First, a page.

DeFi a threat to the international financial system according to the FSB2 min read
At least since the declaration of war by SEC boss Gary Gensler, it has been clear: DeFi is a thorn in the side of the established supervisory authorities. Because truly decentralized protocols are currently very difficult to integrate into the traditional legal structures of many countries. Central contact points that can be regulated are often missing in the DeFi space. DeFi protocols such as Uniswap, SushiSwap, Compound and Aave, for example, do not have permanent headquarters, but are developed jointly by decentralized working groups.
The service of truly decentralized DeFi protocols is therefore difficult to regulate. The service can thus be compared to collective goods that can be used by anyone at any time without restrictions. It is obvious that this leads to criminals also using these platforms. Mainly because of this, regulators around the world want to crack down on DeFi more and more.
“DeFi is undermining the established financial system”
It is therefore all the less surprising that the Financial Stability Board (FSB) has now also become aware of DeFi. The international organization is responsible for overseeing the global financial system. It advises the politicians of the twenty most important industrialized and emerging countries (G20) on legislation in the financial world. In a new one report which the FSB published on February 16, the international organization warns that DeFi protocols could undermine trust in the global financial system because they could be seen as an alternative to established financial structures.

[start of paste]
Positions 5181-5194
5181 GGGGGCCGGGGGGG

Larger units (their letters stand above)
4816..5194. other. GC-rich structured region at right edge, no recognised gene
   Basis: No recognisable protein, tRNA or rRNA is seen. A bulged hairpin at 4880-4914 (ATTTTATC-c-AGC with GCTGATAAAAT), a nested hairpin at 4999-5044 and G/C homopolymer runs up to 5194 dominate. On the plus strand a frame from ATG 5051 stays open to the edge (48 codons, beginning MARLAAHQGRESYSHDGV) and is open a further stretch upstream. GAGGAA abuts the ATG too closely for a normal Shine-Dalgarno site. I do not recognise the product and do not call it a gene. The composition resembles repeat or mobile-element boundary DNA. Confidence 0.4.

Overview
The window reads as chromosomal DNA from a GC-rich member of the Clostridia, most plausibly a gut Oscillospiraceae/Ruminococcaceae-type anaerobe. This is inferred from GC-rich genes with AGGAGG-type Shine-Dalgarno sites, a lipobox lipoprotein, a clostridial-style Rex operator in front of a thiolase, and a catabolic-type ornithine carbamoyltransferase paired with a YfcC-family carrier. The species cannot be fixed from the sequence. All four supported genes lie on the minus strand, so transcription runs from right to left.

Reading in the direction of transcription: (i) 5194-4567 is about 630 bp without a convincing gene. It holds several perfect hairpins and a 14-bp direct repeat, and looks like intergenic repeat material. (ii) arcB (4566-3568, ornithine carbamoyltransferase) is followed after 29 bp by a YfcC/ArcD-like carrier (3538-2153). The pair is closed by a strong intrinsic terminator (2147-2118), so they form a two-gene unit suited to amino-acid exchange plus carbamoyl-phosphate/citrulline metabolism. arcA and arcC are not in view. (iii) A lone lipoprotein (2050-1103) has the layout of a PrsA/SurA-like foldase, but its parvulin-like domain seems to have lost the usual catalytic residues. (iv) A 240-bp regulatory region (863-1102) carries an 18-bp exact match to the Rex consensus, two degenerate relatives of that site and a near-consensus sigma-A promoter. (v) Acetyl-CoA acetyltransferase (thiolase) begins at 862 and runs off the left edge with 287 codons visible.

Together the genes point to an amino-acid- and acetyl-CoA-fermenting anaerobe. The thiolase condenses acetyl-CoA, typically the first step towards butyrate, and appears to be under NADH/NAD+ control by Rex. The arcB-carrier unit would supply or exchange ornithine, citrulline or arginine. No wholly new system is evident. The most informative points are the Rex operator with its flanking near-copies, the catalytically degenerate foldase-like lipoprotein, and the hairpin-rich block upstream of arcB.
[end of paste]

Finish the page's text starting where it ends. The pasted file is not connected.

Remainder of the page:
However, the FSB sees the greatest risk in the use of stablecoins in DeFi protocols. The watchdog believes the lack of laws, market oversight and low cybersecurity standards pose a serious threat to the global financial system. As the Council writes:
As the sector continues to grow in size, the severity of these vulnerabilities could impact the functioning and confidence in the financial system in general.
Since many of these DeFi protocols are extremely dependent on individual stablecoins, the FSB believes that the failure of one could set off a chain reaction.
Many stablecoins are used for token trading, borrowing and lending. The collapse of a single stablecoin could thus unbalance the entire crypto market. Additionally, it could result in liquidity suddenly being constrained in the broader crypto ecosystem, disrupting trading and potentially leading to violent market liquidations spilling over into the global financial system.
Regulating stablecoins as a top priority
The FSB therefore intends to continue to monitor the development and risks in the DeFi market and closely monitor the measures that the FSB countries have taken or intend to take to counter the associated threats to the financial system.